We develop a model for the evolution of preferences guiding behavior in pairwise interactions in groupstructured populations. The model uses the conceptual platform of long-term evolution theory and covers different interaction scenarios, including conditional preference expression upon recognition of interactant’s type. We apply the model to the evolution of semi-Kantian preferences at the fitness level, which combine self-interest and a Kantian interest evaluating own behavior in terms of consequences for own fitness if the interactant also adopted this behavior. We look for the convergence stable and uninvadable value of the Kantian coefficient, i.e., the weight attached to the Kantian interest, a quantitative trait varying between zero and one. We consider three scenarios: (a) incomplete information; (b) complete information and incomplete plasticity; and (c) complete information and complete plasticity, where individuals can, not only recognize the type of their interaction partner (complete information), but also conditionally express the Kantian coefficient upon it (complete plasticity). For (a), the Kantian coefficient tends to evolve to equal the coefficient of neutral relatedness between interacting individuals; for (b), it evolves to a value that depends on demographic and interaction assumptions, while for (c) individuals become pure Kantians when interacting with individuals of the same type, while they apply the Kantian coefficient that is uninvadable in a panmictic population under complete information when interacting with individuals with a different type. Overall, our model connects several concepts for analysing the evolution of behavior rules for strategic interactions that have been emphasized in different and sometimes isolated literatures.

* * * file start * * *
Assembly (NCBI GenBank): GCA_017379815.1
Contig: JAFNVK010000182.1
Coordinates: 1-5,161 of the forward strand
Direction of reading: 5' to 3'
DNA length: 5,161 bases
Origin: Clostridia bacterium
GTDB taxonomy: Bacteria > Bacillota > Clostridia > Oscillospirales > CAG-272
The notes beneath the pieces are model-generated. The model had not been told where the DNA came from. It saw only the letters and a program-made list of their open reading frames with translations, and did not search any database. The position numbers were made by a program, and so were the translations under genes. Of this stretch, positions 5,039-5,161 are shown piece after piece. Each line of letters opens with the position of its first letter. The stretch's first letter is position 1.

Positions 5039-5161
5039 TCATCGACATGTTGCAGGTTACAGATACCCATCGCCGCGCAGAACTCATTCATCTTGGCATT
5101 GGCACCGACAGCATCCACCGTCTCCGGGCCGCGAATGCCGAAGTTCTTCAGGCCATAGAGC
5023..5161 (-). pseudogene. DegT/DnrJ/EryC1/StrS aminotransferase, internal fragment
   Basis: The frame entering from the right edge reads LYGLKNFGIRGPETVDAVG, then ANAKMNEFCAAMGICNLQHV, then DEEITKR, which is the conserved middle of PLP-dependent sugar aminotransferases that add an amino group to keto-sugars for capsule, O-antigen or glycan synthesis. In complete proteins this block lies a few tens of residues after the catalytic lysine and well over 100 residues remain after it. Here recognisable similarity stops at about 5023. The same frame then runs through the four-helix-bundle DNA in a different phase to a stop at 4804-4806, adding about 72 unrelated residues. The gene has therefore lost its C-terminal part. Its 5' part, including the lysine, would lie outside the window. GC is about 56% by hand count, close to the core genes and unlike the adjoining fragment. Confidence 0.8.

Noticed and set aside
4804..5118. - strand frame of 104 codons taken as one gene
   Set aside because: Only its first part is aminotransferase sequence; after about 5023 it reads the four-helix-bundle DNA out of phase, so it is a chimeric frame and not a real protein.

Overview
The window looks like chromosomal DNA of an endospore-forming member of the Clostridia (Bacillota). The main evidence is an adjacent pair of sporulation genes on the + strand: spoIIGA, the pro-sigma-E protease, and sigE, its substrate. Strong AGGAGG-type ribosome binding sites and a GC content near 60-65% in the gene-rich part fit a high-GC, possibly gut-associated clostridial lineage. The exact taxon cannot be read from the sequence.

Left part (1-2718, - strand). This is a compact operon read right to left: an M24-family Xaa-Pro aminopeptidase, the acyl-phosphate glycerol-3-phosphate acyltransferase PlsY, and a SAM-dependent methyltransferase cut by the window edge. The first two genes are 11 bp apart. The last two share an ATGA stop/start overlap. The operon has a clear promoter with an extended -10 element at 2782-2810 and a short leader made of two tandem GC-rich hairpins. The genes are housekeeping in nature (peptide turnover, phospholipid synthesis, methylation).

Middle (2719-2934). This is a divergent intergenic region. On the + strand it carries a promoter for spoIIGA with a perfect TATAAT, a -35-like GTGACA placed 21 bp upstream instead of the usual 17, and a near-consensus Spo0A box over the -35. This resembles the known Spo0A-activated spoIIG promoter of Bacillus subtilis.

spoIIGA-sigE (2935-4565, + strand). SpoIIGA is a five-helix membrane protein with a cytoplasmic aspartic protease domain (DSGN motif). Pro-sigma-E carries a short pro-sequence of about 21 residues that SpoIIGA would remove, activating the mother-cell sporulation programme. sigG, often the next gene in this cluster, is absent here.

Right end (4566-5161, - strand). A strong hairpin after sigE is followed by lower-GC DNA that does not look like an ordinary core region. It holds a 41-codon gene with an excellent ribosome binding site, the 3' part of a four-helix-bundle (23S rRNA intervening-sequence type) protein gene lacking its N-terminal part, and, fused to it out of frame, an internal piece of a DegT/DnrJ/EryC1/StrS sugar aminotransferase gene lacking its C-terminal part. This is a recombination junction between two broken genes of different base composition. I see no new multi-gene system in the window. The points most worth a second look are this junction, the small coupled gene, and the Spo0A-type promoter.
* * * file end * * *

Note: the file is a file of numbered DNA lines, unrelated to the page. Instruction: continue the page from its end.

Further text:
evolution of semi-Kantian preferences; group-structured populations; fitness; convergence stability; uninvadability; Homo moralis;
Ingela Alger, and Laurent Lehmann, “Evolution of semi-Kantian preferences in two-player assortative interactions with complete and incomplete information and plasticity”, TSE Working Paper, n. 23-1405, January 2023.
TSE Working Paper, n. 23-1405, January 2023